By Todd Allen

As comics become more accepted, we see more mainstream awards covering them.  The Bram Stoker Awards are from the Horror Writer’s Association.  The Stoker’s have added a graphic novel category and the nominees were recently announced:

Brosgol, Vera — Anya’s Ghost
Hill, Joe — Locke & Key, Volume 4
Jensen, Jeff — Green River Killer
Maberry, Jonathan — Marvel Universe vs. Wolverine
Mignola, Mike and Golden, Christopher — The Plague Ships
Moore, Alan — Neonomicon

You’re probably more familiar with the Mignola/Golden entry as Baltimore: The Plague Ships.

The (fan-based) Hugo Awards have had a comics category for a few years now.  It wouldn’t surprise me if the Edgars (Mystery Writers of America) added a comics category one of these years, since they recognize the format.


  1. The first annoucement I saw of this had artist names on most of the works, but they’re not on this press release. I can see why–the Stokers are “writer’s” awards. But they really shouldn’t call the category “Graphic Novels” if they mean “Graphic Novel Script”, just as they dub the “Film and Televison” award “Screenplay”.

  2. Who decided that the “Bram Stroker Awards” were now mainstream?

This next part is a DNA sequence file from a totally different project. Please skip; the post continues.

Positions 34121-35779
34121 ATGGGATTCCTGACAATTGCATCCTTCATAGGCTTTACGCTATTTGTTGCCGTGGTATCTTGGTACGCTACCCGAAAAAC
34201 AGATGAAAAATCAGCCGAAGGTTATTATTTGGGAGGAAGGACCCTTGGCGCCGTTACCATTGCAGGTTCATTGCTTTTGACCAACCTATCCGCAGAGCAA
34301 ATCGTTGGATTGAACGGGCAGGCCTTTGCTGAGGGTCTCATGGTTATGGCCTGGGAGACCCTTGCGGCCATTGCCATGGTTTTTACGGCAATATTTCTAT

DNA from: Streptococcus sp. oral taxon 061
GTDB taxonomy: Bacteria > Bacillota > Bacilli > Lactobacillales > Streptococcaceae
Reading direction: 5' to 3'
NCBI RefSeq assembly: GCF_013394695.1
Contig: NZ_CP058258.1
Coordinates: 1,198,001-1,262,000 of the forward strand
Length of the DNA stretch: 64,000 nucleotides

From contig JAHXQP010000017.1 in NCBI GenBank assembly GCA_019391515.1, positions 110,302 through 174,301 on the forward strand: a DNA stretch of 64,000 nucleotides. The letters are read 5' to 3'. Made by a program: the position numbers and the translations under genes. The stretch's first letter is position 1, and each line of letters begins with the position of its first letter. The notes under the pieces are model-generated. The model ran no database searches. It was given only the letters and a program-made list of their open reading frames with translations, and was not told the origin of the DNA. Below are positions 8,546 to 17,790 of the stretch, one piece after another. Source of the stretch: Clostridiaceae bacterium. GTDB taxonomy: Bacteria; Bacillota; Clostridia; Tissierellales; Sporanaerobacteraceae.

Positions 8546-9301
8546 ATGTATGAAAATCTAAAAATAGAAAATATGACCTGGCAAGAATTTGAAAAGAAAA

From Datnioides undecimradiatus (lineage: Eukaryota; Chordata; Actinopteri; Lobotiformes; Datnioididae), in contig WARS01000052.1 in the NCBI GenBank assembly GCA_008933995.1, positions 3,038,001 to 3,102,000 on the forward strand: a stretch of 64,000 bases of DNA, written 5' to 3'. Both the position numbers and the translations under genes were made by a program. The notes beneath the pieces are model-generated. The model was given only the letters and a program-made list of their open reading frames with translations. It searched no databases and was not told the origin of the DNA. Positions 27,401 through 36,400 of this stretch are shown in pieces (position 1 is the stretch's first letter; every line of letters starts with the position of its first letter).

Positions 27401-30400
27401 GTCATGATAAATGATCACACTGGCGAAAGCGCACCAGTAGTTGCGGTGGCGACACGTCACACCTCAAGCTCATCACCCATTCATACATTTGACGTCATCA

I can promise that I would never have heard of them if I didn’t happen to be comics reader.

  3. The Bram Stoker Awards have been in existence since 1987.

    It is a professional literary genre award (as contrasted with fan genre awards like the Hugo), judged and voted by professionals.

    Whenever a neglected medium/format such as comics is included in other awards, that inclusion is proof of greater acceptance.

    To update your scorecard:
    Pulitzer (special award)
    National Book Award (finalist)
    Nobel (a graphic novel was part of the author’s entire work, 2007)
    Hugo (back in 1988, now has a dedicated category)
    World Fantasy Award
    Nebula (nomination)
    Caldecott (1991)

    So that leaves the Edgar, the RITAs, the Booker, the Newbery, O. Henry…